“Throughout the process, the citizens of Cumming, my constituents, have spoken against the zoning. I truly feel that their voices were not heard,” she said, “and the changes did not address the issues that have been repeatedly brought up as concerns, namely high-density, infrastructure strains on the roads, the schools and the utilities.”

According to a copy of the letter obtained by Forsyth County News, attorney Melody A. Glouton, requested that Ledbetter “recuse herself from all public hearings, deliberations and voting by council on this matter” due to her allegedly taking public positions on the matter in social media posts and that a family member has interests in property adjacent to the zoning.

On Tuesday, Ledbetter said the accusations were “unfounded, unproper and unprofessional” and the zoning was “not what the city wants or needs.”


The plan

According to plans submitted to the city and discussed at previous meetings, the development will include 102 attached townhomes and duplexes, 262 multi-family units and six vertical mixed-use units on Dahlonega Highway, along with a detached single-family community with 221 units and, east of Pilgrim Mill Road, 122 single-family detached lots around the perimeter and 98 townhomes in the middle for a total of 220 units. 

The development will include 44, 55-foot, front-entry, detached residential units on 12.5 acres; 105, 45-foot rear-entry, detached residential units on 24.6 acres and 72 motor court lots on 21.1 acres.

More than 50 acres of the total development will be used for attached residential units, which will include 26, 20-foot, rear-entry townhomes and 38, 24-foot, rear-entry duplex townhomes near Dahlonega Highway.

The development will also include 220,000 square feet of institutional-senior living units on 14.6 acres and 18.4 acres of commercial uses.

A portion of the development will also include more than 50,000 square feet for retail, restaurant and office uses near Dahlonega Highway, a 7,000-square-foot restaurant and 26,000 square feet for indoor amenities.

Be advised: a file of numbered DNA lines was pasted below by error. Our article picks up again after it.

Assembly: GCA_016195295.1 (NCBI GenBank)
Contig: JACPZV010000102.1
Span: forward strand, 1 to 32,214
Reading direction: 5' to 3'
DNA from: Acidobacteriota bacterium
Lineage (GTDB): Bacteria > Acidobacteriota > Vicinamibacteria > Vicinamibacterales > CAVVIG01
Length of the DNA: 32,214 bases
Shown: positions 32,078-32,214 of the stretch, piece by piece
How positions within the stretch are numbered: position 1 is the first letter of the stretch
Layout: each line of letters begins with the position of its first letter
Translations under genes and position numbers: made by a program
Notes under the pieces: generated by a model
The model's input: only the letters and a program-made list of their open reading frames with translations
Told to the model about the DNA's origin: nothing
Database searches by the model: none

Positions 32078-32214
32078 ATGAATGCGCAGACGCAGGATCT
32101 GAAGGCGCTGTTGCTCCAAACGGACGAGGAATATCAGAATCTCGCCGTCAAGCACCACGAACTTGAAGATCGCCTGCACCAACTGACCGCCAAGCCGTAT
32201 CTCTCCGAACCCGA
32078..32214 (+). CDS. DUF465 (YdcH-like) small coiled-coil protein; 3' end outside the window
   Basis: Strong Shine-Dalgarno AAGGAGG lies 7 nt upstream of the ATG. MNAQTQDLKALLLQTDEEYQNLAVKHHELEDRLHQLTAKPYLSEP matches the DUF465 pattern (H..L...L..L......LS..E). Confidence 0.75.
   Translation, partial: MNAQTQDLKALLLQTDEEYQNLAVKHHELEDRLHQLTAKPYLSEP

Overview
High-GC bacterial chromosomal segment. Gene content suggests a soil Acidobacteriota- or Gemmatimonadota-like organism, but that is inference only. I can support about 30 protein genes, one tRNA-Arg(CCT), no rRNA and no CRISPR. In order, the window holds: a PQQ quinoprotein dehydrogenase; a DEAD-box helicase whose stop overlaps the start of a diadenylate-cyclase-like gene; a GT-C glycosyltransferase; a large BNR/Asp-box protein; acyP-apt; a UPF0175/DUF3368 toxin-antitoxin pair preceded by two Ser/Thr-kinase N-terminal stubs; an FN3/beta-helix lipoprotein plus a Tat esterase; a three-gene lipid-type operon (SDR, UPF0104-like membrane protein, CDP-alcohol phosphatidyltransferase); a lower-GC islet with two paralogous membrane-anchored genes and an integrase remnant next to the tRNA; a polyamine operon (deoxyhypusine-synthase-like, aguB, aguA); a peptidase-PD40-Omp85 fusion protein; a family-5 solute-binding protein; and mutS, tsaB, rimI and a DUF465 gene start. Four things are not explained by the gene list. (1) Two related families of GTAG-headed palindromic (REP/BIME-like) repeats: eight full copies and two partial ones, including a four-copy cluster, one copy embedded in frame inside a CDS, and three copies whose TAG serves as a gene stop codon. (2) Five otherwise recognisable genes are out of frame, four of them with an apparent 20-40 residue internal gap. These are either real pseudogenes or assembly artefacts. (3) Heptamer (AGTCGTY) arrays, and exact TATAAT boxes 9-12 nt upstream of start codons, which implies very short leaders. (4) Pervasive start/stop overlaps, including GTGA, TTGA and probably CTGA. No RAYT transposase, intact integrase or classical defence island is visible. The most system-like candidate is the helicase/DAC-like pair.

The senior living portion of the project is proposed with independent living, assisted living, and memory care units and is being included with 21,000 square feet for retail, office and restaurant on the west side of Pilgrim Mill for another mixed-use area.

The proposal also includes a central amenity area with a clubhouse, pool, fitness center and outdoor patio space.

Plans for the project also show the potential North Cumming Bypass, which is proposed to extend from Sawnee Drive to Pilgrim Mill Road.

The plan approved at Tuesday’s meeting was the second time a project had been proposed on the land in a year.

In January 2021, members of the Cumming City Council voted 3-0, with Councilwoman Linda Ledbetter abstaining and Councilman Christopher Light recused due to a conflict of interest, to deny an application to rezone the land to a PUD for a project called The Villages at Brooks Farm.

The previous proposal was for a mixed-use development with 231 age-restricted single-family homes, 25 traditional single-family detached homes, 56 single-family attached townhomes, 335 multi-family units and 42,500 square feet of vertical mixed-uses with 60 residential units over commercial and retail units on the 152 acres of land.

As part of the motion in January, council members gave the property owner an exemption to a typical one-year ban on filing applications for the land where an application has been denied.